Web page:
Jewish Officer Makes New Discrimination Law, But Does Not Recover Damages

Jason Cutler has been employed by the Haddonfield, New Jersey Police Department since 1995. In 1999, Cutler filed a lawsuit under New Jersey’s “Law Against Discrimination” alleging that he was the victim of religious discrimination. Cutler, who is Jewish and whose faith and background were known by those with whom he worked, observed that supervisors would make negative and demeaning comments about “Jews” while in his presence. The Police Chief commented on Cutler’s Jewish ancestry “a couple of times a month,” and often referred to Cutler as “the Jew” when Cutler was present.

On one occasion, the Chief asked Cutler “where his big Jew nose was,” apparently referencing the fact that Cutler’s nose was smallish. A lieutenant also made comments about persons of Jewish faith, saying things such as “Jews are good with numbers,” “Why didn’t you go into your family business – why are you here,” and “Jews make all the money.”
Other incidents convinced Cutler that he was the target of religious discrimination. On one occasion, a superior officer told Cutler not to wear his yarmulke during Passover because it would be non-compliant with the Department’s uniform requirements; yet, Cutler observed another member of the Department being allowed to wear a “Jesus First” pin on his uniform’s lapel. On another occasion, Cutler arrived at work to find that a sticker of an Israeli flag had been placed on his locker. A few weeks thereafter, a sticker of a German flag was placed above the Israeli flag sticker.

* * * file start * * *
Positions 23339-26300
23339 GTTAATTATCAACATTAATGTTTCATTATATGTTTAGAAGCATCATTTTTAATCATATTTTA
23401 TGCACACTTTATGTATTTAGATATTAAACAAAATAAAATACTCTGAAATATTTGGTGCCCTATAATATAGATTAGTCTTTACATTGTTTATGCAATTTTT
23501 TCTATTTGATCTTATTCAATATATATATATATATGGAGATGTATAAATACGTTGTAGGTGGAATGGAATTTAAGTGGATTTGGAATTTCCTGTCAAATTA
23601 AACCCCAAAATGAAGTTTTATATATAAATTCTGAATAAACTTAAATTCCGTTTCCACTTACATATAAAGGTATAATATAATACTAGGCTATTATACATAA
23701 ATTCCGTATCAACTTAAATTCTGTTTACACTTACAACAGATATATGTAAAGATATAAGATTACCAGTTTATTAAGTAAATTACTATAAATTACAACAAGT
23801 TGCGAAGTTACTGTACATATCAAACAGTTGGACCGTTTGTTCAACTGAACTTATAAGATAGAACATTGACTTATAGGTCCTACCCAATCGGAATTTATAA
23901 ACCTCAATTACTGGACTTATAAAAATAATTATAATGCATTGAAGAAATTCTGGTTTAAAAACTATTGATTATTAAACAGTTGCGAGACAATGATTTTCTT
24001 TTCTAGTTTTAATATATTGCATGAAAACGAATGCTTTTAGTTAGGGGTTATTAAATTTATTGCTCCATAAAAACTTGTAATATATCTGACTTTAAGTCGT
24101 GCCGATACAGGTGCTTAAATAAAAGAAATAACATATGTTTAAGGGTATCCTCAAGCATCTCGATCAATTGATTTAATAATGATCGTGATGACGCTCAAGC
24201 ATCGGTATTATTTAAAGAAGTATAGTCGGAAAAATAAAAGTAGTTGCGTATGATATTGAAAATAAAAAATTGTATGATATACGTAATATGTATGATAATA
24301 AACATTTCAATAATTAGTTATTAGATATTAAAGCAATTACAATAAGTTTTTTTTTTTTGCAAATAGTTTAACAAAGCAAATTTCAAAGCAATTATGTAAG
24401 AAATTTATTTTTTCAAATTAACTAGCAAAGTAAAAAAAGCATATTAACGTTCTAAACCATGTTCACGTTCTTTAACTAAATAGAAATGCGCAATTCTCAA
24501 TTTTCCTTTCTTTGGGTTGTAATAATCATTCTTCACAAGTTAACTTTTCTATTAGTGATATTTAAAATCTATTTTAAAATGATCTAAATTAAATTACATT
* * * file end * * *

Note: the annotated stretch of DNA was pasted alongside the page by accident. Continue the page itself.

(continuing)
From Cutler’s perspective, the “straw that broke the camel’s back” came when Cutler and a fellow officer were watching a training video about diplomatic immunity, in preparation for the Maccabi games that were to be held in neighboring Cherry Hill. Cutler explained to the other officer that the Maccabi games were the “Jewish Olympics” and constituted an important event in the Jewish community. The other officer responded by blurting out “Those dirty Jews.”

A jury found in Cutler’s favor on his claim of a hostile work environment. However, the jury awarded Cutler no damages. The case eventually made it to the New Jersey Supreme Court, which addressed for the first time the level of proof necessary for a religion-based hostile work environment claim.

The Court ended up concluding that the same standards used to assess sexual or racial hostile work environment claims should be used to assess religious claims. The Court found that “a prima facie case for religion-based hostile work environment claims can arise from the corrosive effect that religious taunts, belittling derogatory comments, and insults about one’s religious beliefs and ancestry can have when made in the workplace. When the jury heard the evidence, it concluded that Cutler proved that he had been subjected to an unwelcome hostile work environment based on his religion and ancestry. In our view, the trial court committed no error by its refusal to disturb the jury’s assessment.”

The Supreme Court’s affirmance of the jury’s verdict also left in place the jury’s award of no damages to Cutler.

Cutler v. Dorn, 2008 WL 2916431 (N.J. 2008).

This article appears in the October 2008 issue